Irish National Audit of Stroke National Report 2022

Irish National Audit of Stroke National Report 2022 Image

This is the fourth INAS national report, and the tenth year of capturing stroke data in Ireland. This report provides data on 90% of all stroke activity in 2022, accounting for 4,999 patients in 21 hospitals. Stroke remains the second leading cause of death in middle- to higher-income countries, and it stands as the leading cause of acquired adult neurological disability in Ireland.

Key Findings

Between 2020 and 2021, there was a 7.1% increase in stroke admissions, followed by a 3.0% increase in 2022. In 2022, the median interval between onset of stroke symptoms and hospital arrival was 3 hours and 2 minutes, a decrease of 28 minutes from 2021. Forty-seven percent of patients with a stroke were seen by a medical team within 10 minutes of hospital arrival, which was unchanged from 2021. However, this information was unknown in 575 cases. The number of admissions to a stroke unit remains unchanged (69%), and of those admissions, 68% of the total hospital stay was spent in a stroke unit. Both key performance indicators remain well below the target of 90%.

INAS National Reporting Table 2022

As part of the NOCA audit maturity process, the INAS data is now in a position where it can be presented in tabular format, by hospital, with key findings and trends reported in a condensed report and in summary format. The National Reporting Table aims to provide detailed stroke information to all our stakeholders, such as healthcare professionals, hospital managers, Hospital Groups, patients, and researchers. This extensive table is broken down into 9 data parts: 1. Data quality; 2. KQI Performance; 3. Case Mix; 4.Emergency care; 5. Stroke unit care; 6. Secondary prevention; 7. Outcomes; 8. Thrombectomy; and 9. HSCP.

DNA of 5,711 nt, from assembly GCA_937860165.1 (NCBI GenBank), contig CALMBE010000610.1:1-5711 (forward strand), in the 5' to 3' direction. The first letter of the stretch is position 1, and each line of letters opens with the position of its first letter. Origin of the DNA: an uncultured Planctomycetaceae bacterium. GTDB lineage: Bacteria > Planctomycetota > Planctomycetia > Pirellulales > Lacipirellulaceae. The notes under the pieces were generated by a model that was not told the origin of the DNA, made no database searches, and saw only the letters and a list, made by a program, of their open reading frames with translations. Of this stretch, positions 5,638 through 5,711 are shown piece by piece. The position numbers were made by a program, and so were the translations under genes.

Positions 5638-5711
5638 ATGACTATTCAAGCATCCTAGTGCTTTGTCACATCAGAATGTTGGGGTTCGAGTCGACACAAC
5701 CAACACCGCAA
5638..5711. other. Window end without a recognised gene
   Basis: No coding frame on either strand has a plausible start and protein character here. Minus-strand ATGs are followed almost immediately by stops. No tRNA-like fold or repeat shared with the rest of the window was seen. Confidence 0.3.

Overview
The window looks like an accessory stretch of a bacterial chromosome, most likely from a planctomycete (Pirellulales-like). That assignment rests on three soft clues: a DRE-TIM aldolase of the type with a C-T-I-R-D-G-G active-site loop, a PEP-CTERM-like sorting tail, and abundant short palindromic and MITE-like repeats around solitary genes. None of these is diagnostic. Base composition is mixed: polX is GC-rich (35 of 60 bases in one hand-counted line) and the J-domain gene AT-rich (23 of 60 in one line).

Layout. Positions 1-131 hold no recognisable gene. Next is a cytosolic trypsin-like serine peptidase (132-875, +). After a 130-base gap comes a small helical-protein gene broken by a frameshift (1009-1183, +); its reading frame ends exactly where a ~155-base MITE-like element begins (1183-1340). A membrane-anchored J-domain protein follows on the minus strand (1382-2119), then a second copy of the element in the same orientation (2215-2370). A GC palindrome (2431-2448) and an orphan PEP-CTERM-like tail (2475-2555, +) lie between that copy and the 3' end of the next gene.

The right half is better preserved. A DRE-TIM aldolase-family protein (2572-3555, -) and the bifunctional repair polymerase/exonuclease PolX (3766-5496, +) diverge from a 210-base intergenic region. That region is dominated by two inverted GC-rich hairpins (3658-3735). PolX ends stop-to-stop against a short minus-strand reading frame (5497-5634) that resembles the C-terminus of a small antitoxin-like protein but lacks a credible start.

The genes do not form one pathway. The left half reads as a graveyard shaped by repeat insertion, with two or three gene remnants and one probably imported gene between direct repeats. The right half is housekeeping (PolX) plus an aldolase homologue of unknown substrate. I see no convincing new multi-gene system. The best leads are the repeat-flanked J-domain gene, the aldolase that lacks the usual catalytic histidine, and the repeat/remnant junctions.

Key Recommendations

All hospitals should be resourced to participate fully in the Irish National Audit of Stroke (INAS).

The number of stroke unit beds should be increased so that at least 90% of patients with a stroke are cared for in a stroke unit.

Opportunistic screening for atrial fibrillation (AF) should be carried out for all people aged 65 years and over.

Clinicians and patients should be provided with guidance as to the importance of good adherence to anticoagulation medication in order to avoid strokes.

All hospitals should review their own performance against the national standards and identify quality improvement opportunities in order to improve the quality of care they are providing.